Drawn to Life: The Next Chapter Review
Wii | DS
Drawn to Life: The Next Chapter box art
System: Wii, DS Review Rating Legend
Dev: Planet Moon Studios 1.0 - 1.9 = Avoid 4.0 - 4.4 = Great
Pub: THQ 2.0 - 2.4 = Poor 4.5 - 4.9 = Must Buy
Release: Nov.27, 2009 2.5 - 2.9 = Average 5.0 = The Best
Players: 1-2 3.0 - 3.4 = Fair
ESRB Rating: Everyone 3.5 - 3.9 = Good

I suppose that's what they would call the numerous dotted boxes around the game world you create real-time drawings in to get through levels. Of the three box types, drawing in a red box produces an object that reacts to physics and gravity, blue makes stationary objects, which are usually used as makeshift platforms to jump on, and green creates a surface you can bounce on.

Drawn to Life: The Next Chapter screenshot

Again, any creativity that might've been is stifled, as you only have a limited supply of spray to draw with. From a design perspective, this makes sense; objects can only be the size of their boundary-box, driving you to act judiciously when approaching how to get past an area. But it also backfires in a terrible way: without creative control, you will literally just be drawing lines and simple shapes (to either jump on or move, generally), and because these in-level canvases are puzzles linked to level progression, you will be stuck in an area until you draw the necessary components to get past it. If the developers are going to force you to play with their level blueprints, then what exactly is the point of having to draw in big parts of the level yourself? It's like the dev team just became lazy and decided to have the player draw in their own exit strategy, when it would've actually been faster to have the dev team finish the level themselves and utilize the drawing mechanic elsewhere.

Bottom line is this process brings any kind of fluid or graceful progression to a grinding halt. Worse, it makes the game unbelievably tedious. There's just too much uninteresting drawing. At the start of each of DTL Wii's four worlds, you get to draw a new ability-based object (non-transferable to other worlds) for your character, such as a monkey tail that lets you perform 360-degree platforming, or claws for climbing up walls. After that, there's god knows how many objects to draw in and god knows how many more to populate levels with for fun. Considering there's a brief-ish loading screen for every canvas you bring to life, this slows down the already huge levels.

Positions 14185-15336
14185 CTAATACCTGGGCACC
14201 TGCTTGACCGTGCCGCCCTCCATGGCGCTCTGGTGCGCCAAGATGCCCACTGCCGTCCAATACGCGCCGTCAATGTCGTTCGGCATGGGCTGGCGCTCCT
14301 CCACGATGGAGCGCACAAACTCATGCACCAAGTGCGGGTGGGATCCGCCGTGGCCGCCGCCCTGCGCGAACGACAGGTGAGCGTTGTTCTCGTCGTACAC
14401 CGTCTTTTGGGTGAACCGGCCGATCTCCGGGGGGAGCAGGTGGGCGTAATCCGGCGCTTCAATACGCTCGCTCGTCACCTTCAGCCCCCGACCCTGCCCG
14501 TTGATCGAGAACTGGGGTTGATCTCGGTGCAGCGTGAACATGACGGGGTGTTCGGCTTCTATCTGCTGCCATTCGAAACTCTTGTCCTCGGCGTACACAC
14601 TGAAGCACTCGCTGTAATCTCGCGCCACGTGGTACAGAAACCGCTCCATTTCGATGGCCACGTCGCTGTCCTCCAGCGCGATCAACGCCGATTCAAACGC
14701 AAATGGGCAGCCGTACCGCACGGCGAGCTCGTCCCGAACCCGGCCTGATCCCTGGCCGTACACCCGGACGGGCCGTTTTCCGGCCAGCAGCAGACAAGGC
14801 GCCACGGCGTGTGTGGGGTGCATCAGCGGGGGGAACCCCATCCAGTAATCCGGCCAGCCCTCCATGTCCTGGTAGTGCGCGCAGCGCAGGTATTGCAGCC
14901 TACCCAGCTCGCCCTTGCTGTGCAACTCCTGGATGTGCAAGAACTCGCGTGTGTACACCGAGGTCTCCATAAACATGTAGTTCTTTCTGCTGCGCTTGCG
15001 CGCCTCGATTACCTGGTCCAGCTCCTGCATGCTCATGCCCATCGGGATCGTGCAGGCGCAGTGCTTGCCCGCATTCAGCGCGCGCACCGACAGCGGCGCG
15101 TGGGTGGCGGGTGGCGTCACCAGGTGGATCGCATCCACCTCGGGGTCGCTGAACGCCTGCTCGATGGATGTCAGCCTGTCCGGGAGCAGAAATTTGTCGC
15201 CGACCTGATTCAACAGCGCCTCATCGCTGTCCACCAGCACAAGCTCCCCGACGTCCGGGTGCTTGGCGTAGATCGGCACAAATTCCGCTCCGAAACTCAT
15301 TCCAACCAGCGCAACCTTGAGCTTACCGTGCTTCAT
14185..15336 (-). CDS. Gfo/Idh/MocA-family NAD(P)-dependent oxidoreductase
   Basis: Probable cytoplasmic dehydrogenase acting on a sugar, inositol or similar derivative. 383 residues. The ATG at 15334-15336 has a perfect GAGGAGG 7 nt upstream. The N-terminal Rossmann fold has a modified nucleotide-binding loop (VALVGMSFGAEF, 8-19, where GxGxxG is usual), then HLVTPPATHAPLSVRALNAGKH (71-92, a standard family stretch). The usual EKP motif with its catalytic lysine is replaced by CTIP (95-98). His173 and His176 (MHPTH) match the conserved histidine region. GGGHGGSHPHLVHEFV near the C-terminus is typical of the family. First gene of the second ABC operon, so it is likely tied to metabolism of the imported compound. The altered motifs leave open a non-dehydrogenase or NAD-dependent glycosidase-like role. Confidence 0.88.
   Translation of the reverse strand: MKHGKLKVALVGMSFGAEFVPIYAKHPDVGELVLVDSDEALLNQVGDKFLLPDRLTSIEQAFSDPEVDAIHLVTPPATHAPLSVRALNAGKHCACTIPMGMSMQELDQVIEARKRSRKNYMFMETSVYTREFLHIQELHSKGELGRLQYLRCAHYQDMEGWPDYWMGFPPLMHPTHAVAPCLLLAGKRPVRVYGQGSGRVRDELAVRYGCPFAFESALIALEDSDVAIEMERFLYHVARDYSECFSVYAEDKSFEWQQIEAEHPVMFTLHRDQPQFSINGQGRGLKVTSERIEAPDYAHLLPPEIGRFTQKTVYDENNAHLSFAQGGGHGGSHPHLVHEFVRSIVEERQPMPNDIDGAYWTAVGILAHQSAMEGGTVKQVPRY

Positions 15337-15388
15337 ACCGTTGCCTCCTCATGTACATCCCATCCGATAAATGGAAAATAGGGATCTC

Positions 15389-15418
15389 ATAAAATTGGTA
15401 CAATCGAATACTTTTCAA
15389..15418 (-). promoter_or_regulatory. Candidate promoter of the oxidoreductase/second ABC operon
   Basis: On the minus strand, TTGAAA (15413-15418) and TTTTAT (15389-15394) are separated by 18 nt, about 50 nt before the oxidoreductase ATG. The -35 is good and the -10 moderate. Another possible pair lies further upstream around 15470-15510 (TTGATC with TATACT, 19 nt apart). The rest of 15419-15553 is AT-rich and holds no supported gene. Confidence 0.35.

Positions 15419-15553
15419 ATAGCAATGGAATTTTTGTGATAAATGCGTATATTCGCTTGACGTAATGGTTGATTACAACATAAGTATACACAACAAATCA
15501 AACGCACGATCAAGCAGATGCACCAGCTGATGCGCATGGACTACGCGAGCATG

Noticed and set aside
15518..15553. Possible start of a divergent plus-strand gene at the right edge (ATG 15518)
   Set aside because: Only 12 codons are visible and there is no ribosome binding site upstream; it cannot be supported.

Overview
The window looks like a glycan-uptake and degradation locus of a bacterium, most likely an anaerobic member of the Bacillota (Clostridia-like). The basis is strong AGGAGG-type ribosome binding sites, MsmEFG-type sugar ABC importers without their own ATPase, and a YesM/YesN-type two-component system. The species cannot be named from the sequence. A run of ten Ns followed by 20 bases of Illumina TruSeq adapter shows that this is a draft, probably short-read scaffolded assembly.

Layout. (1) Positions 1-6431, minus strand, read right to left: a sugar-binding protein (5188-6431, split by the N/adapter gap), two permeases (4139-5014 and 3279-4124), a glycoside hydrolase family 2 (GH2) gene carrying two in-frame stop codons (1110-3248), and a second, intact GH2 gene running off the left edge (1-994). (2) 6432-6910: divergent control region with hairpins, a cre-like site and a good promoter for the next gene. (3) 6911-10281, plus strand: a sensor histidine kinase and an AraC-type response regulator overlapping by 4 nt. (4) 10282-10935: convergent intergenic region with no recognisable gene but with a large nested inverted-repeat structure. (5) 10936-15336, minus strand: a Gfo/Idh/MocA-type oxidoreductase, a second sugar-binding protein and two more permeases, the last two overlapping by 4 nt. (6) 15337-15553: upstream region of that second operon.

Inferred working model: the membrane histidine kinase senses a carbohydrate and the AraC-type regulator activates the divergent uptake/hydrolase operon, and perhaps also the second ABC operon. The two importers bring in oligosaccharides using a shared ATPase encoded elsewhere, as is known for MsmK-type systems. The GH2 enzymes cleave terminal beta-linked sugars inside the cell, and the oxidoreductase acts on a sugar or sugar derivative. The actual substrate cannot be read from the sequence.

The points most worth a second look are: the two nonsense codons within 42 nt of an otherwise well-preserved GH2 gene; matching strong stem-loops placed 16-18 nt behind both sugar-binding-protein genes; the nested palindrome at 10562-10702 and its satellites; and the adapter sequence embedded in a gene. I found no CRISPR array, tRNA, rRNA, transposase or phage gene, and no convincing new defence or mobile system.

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Add in all the extra, on the fly drawing you have to do using the in-level canvas boxes and it slows your progress to a crawl. Most levels take upwards of twenty minutes to finish, and while there's only six per world, that's just too long per level. The platforming itself is decent enough (if entirely forgettable) but DTL Wii's pacing is so poor that it destroys any momentum that even cliché design has the potential to bring to a game. My personal revenge against the game's tedium was the pleasure I took in simply spelling out the names of objects when I was instructed to draw pictures of them-sadly, on a platform that already has Super Mario Galaxy, New Super Mario Bros., Klonoa, and the more puzzle-oriented A Boy and His Blob, this kind of enjoyment might be the only DTL Wii can really muster.

By Steve Haske
CCC Freelance Writer

RATING OUT OF 5
RATING DESCRIPTION
4.3
Graphics
DTL Wii's graphics resemble a mix of Klonoa and other colorful polygonal platfomers, with a dash of LBP. It doesn't look half-bad.
3.5
Control
Controls are fine, if unnoticeable. Switching between canvas boxes isn't done all that intuitively.
3.0
Music / Sound FX / Voice Acting
DTL's music and sound are as forgettable as the gameplay. There's no voice acting. Meh.
1.5

Play Value
Dull, tedious, repetitive. Any sense of creativity seems largely wasted.

2.0
Overall Rating - Poor
Not an average. See Rating legend above for a final score breakdown.

Game Features:

  • Over 20 levels in four different worlds.
  • Unlock new abilities per world.
  • Create your own character.
  • Populate each level with your own drawings.
  • Unlockable color palettes, stamps, and accessories for your avatar.
  • Solve platform-based puzzles in real-time with drawings.


  • Screenshots / Images
    Drawn to Life: The Next Chapter screenshot - click to enlarge Drawn to Life: The Next Chapter screenshot - click to enlarge Drawn to Life: The Next Chapter screenshot - click to enlarge Drawn to Life: The Next Chapter screenshot - click to enlarge Drawn to Life: The Next Chapter screenshot - click to enlarge Drawn to Life: The Next Chapter screenshot - click to enlarge Drawn to Life: The Next Chapter screenshot - click to enlarge Drawn to Life: The Next Chapter screenshot - click to enlarge Drawn to Life: The Next Chapter screenshot - click to enlarge Drawn to Life: The Next Chapter screenshot - click to enlarge Drawn to Life: The Next Chapter screenshot - click to enlarge Drawn to Life: The Next Chapter screenshot - click to enlarge

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